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Energy Regulation: State-Level Issues

November 22, 2013 by Brett McCormick

On September 12, 2013, energy experts, lawmakers, and industry leaders convened at the Bush Center in Dallas, Texas, for a day-long conference focusing on the economic growth potential of the energy sector. Hosted by the 4% Growth Project, the Bush Institute’s signature economic growth initiative, the conference demonstrated the impact that sometimes-arbitrary regulation has on economic growth.  With this in mind, the conference featured five panels, each discussing and analyzing different ways in which the energy industry and regulation converge. Over the next few days, we will post brief summaries of each panel, beginning with the first, below.

Panel I: The Record of Growth and Regulation in the States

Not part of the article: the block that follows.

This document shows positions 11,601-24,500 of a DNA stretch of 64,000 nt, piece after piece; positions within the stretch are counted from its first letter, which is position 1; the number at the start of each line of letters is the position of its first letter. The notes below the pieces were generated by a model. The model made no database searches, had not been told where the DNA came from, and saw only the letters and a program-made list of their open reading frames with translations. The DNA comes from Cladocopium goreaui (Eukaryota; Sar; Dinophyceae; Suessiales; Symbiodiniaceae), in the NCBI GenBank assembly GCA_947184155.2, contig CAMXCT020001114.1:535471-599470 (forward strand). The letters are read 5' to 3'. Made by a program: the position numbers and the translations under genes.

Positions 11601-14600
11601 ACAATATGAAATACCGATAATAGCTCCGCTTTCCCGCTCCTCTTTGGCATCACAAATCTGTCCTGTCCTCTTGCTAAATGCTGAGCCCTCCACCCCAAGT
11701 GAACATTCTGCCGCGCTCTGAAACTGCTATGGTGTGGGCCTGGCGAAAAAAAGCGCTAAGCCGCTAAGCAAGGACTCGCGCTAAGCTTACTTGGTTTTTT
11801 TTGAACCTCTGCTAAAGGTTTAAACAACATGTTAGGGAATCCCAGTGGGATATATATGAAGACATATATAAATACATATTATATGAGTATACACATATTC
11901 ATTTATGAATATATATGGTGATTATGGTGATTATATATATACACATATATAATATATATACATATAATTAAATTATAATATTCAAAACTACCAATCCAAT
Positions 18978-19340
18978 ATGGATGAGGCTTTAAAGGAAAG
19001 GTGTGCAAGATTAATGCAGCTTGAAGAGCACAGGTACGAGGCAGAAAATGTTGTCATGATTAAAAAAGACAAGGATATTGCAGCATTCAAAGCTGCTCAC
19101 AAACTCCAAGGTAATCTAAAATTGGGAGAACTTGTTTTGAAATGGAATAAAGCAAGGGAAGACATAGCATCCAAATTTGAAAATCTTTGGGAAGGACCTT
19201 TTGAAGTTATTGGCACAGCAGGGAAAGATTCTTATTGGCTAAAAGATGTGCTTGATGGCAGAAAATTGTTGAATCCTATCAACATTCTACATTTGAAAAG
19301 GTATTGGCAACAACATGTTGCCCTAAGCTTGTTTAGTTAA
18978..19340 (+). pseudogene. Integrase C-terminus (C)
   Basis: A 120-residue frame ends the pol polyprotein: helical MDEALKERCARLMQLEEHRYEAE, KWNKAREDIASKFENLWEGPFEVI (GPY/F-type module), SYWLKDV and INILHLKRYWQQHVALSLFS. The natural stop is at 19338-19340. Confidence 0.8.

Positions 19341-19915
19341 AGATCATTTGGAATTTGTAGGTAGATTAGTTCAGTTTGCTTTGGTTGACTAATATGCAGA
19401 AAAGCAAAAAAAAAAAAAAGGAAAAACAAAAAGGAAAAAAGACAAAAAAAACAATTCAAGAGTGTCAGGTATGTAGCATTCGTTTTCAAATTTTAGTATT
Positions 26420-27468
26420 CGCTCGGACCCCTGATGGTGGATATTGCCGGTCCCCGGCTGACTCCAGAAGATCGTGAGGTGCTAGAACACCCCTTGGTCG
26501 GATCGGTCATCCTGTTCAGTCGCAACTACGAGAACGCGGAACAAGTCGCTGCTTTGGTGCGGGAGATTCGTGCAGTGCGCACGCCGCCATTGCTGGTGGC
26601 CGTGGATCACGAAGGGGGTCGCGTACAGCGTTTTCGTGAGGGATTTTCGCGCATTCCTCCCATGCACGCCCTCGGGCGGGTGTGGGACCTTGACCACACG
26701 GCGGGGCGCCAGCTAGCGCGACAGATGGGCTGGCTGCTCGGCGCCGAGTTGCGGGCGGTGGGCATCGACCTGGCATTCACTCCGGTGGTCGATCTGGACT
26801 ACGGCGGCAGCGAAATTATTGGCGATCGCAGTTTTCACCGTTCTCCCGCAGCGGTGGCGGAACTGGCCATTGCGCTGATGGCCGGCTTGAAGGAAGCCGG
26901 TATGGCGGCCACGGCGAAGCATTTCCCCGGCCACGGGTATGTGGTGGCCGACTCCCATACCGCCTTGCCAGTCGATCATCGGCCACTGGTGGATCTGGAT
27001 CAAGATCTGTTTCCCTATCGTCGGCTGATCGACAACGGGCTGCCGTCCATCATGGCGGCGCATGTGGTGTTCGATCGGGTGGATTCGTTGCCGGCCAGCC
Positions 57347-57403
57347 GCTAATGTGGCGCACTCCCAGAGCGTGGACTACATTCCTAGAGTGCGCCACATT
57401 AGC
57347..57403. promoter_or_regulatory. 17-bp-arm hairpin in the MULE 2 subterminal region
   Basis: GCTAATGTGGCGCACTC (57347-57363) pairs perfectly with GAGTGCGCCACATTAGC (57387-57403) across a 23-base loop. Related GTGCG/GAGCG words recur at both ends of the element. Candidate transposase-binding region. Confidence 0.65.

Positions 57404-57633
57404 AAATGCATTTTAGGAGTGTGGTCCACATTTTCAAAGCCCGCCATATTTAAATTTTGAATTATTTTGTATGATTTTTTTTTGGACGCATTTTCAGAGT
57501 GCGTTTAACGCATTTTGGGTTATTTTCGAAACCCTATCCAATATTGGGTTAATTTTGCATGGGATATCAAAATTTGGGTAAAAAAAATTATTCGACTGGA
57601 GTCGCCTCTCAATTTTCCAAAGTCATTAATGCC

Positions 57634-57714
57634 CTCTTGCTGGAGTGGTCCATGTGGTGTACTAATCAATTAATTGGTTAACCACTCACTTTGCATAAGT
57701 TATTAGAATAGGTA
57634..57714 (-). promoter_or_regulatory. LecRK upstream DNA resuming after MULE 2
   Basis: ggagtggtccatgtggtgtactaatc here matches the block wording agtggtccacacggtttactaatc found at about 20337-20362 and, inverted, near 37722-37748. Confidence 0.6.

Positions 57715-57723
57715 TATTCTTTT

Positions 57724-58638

Moderated by Karen Harbert, the President and CEO of the Institute for 21st Century Energy, this first panel discussed the implications of allowing each state to determine its own energy policy. Against this backdrop, the audience heard Pennsylvania Governor Tom Corbett emphasize the importance of educating his state’s citizens about the energy industry. Former North Dakota Governor Ed Schafer explained how, in North Dakota, it was important to have high regulatory standards in order to keep the federal government from overreaching, while simultaneously promoting an environment that was suitable for investment. A recurring theme throughout the panel was the interminable quest to strike the right balance between legislation, taxation, and the free-market at the state level. Other panelists included Diana Furchtgott-Roth and Michael Orlando who both presented research showing the immense economic benefits that the state of New York could enjoy if its policy toward hydraulic fracturing were different.

You can view a video of the entire panel here. Stay tuned for more updates.

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